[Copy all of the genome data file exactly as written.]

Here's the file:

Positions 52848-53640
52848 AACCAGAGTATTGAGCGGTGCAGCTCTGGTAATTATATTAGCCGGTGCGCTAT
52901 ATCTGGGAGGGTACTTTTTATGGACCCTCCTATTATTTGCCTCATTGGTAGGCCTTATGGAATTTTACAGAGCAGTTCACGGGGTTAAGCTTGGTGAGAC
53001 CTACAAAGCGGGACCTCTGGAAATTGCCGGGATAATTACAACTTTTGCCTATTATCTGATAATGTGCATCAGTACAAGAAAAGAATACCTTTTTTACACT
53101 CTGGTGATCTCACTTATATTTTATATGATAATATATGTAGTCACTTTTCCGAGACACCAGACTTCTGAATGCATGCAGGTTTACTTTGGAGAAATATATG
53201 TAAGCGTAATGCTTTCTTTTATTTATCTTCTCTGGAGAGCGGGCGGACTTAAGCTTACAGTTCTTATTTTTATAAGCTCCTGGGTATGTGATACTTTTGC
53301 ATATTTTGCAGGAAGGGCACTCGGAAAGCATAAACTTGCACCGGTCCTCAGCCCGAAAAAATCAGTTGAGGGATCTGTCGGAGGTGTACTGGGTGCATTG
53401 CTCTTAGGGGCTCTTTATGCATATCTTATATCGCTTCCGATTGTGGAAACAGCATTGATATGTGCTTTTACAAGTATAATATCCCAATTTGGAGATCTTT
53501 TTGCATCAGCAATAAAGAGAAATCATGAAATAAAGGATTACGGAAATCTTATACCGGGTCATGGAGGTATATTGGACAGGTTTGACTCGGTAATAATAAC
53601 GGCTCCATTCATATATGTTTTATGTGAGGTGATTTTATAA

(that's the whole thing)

Positions 52848-53640
52848 AACCAGAGTATTGAGCGGTGCAGCTCTGGTAATTATATTAGCCGGTGCGCTAT
52901 ATCTGGGAGGGTACTTTTTATGGACCCTCCTATTATTTGCCTCATTGGTAGGCCTTATGGAATTTTACAGAGCAGTTCACGGGGTTAAGCTTGGTGAGAC
53001 CTACAAAGCGGGACCTCTGGAAATTGCCGGGATAATTACAACTTTTGCCTATTATCTGATAATGTGCATCAGTACAAGAAAAGAATACCTTTTTTACACT
53101 CTGGTGATCTCACTTATATTTTATATGATAATATATGTAGTCACTTTTCCGAGACACCAGACTTCTGAATGCATGCAGGTTTACTTTGGAGAAATATATG
53201 TAAGCGTAATGCTTTCTTTTATTTATCTTCTCTGGAGAGCGGGCGGACTTAAGCTTACAGTTCTTATTTTTATAAGCTCCTGGGTATGTGATACTTTTGC
53301 ATATTTTGCAGGAAGGGCACTCGGAAAGCATAAACTTGCACCGGTCCTCAGCCCGAAAAAATCAGTTGAGGGATCTGTCGGAGGTGTACTGGGTGCATTG
53401 CTCTTAGGGGCTCTTTATGCATATCTTATATCGCTTCCGATTGTGGAAACAGCATTGATATGTGCTTTTACAAGTATAATATCCCAATTTGGAGATCTTT
53501 TTGCATCAGCAATAAAGAGAAATCATGAAATAAAGGATTACGGAAATCTTATACCGGGTCATGGAGGTATATTGGACAGGTTTGACTCGGTAATAATAAC
53601 GGCTCCATTCATATATGTTTTATGTGAGGTGATTTTATAA